Iran's Supreme Leader sets up body to oversee internet

Ayatollah Ali Khamenei (file) Ayatollah Ali Khamenei's decree said the council was needed to protect Iran from "harm"

Iran's Supreme Leader, Ayatollah Ali Khamenei, has ordered officials to set up a body to oversee the internet.

The Supreme Council of Virtual Space will include the president, the information and culture ministers, and police and Revolutionary Guard chiefs.

The council will be tasked with defining policy and co-ordinating decisions regarding the internet.

It is thought to be the strongest attempt so far by the Iranian authorities to control the internet.

Iran has long censored it, blocking certain websites and filtering keywords, according to free-speech lobby group Reporters Without Borders.

A "cyber army" was even set up by the Revolutionary Guards in 2010 to combat "destructive" networks. Hundreds of internet users have been arrested and some even sentenced to death.

But crackdowns and surveillance have intensified recently, particularly during periods of political unrest, when the authorities have caused internet slowdowns and disconnections, or jammed telephone lines.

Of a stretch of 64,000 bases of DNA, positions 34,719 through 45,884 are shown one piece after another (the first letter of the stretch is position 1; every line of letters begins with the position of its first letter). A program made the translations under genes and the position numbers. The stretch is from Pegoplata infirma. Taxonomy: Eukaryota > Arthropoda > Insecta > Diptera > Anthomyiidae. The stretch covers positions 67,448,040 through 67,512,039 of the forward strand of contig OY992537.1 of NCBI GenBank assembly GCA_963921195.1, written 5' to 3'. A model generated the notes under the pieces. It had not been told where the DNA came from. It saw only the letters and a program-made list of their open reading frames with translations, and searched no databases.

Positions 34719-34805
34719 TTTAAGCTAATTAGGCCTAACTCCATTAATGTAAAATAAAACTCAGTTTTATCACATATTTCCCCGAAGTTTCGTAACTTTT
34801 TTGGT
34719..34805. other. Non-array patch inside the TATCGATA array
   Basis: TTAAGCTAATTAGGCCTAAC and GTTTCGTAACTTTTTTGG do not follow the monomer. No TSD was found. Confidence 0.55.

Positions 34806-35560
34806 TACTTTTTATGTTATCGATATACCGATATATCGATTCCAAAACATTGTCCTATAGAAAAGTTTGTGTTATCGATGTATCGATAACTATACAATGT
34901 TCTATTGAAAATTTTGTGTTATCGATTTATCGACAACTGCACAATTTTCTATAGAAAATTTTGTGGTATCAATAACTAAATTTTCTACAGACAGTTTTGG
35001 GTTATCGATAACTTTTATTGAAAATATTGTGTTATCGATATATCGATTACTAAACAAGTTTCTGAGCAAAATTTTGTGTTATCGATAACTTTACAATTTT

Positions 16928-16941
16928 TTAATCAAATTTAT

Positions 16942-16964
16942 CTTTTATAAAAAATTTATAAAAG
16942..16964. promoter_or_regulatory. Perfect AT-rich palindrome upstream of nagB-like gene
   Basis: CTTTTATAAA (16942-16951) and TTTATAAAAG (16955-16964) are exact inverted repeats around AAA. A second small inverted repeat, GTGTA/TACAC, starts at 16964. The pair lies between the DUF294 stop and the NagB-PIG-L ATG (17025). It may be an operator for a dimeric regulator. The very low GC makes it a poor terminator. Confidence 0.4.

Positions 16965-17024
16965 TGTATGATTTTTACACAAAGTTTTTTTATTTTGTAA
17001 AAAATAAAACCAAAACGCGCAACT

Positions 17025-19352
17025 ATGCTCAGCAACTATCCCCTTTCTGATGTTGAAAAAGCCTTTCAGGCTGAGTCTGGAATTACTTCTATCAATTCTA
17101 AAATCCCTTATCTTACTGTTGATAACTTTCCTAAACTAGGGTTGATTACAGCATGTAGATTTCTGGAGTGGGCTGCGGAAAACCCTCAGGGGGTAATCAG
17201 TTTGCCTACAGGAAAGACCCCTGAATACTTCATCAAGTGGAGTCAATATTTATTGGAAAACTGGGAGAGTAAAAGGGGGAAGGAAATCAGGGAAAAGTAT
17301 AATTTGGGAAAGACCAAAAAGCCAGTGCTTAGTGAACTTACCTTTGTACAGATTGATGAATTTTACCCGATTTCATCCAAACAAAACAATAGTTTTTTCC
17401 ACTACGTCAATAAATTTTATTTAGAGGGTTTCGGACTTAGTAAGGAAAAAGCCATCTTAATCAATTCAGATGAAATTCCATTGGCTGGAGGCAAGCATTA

Website hacked by the so-called Iranian Cyber Army The so-called Iranian Cyber Army has hacked several websites including Twitter

New rules also require Iranians to show their IDs and give full names when they visit internet cafes, which must also monitor their activity.

On Wednesday, Ayatollah Khamenei issued a decree "establishing a centre of national virtual space to define policy and co-ordinate and make decisions regarding virtual space", state television reported.

The Supreme Council of Virtual Space will protect Iran from "harm" resulting from "the increasing spread of information and communication technologies, particularly that of the global internet network and its important role in personal and social life", the decree said.

Internet usage has boomed in Iran over the last decade, growing from less than 1% of the population to 13% currently, according to the most recent estimates from the UN's International Telecommunication Union (ITU).

The Iranian blogosphere remains one of the most active in the world despite the risks, and many know how to circumvent the censors.

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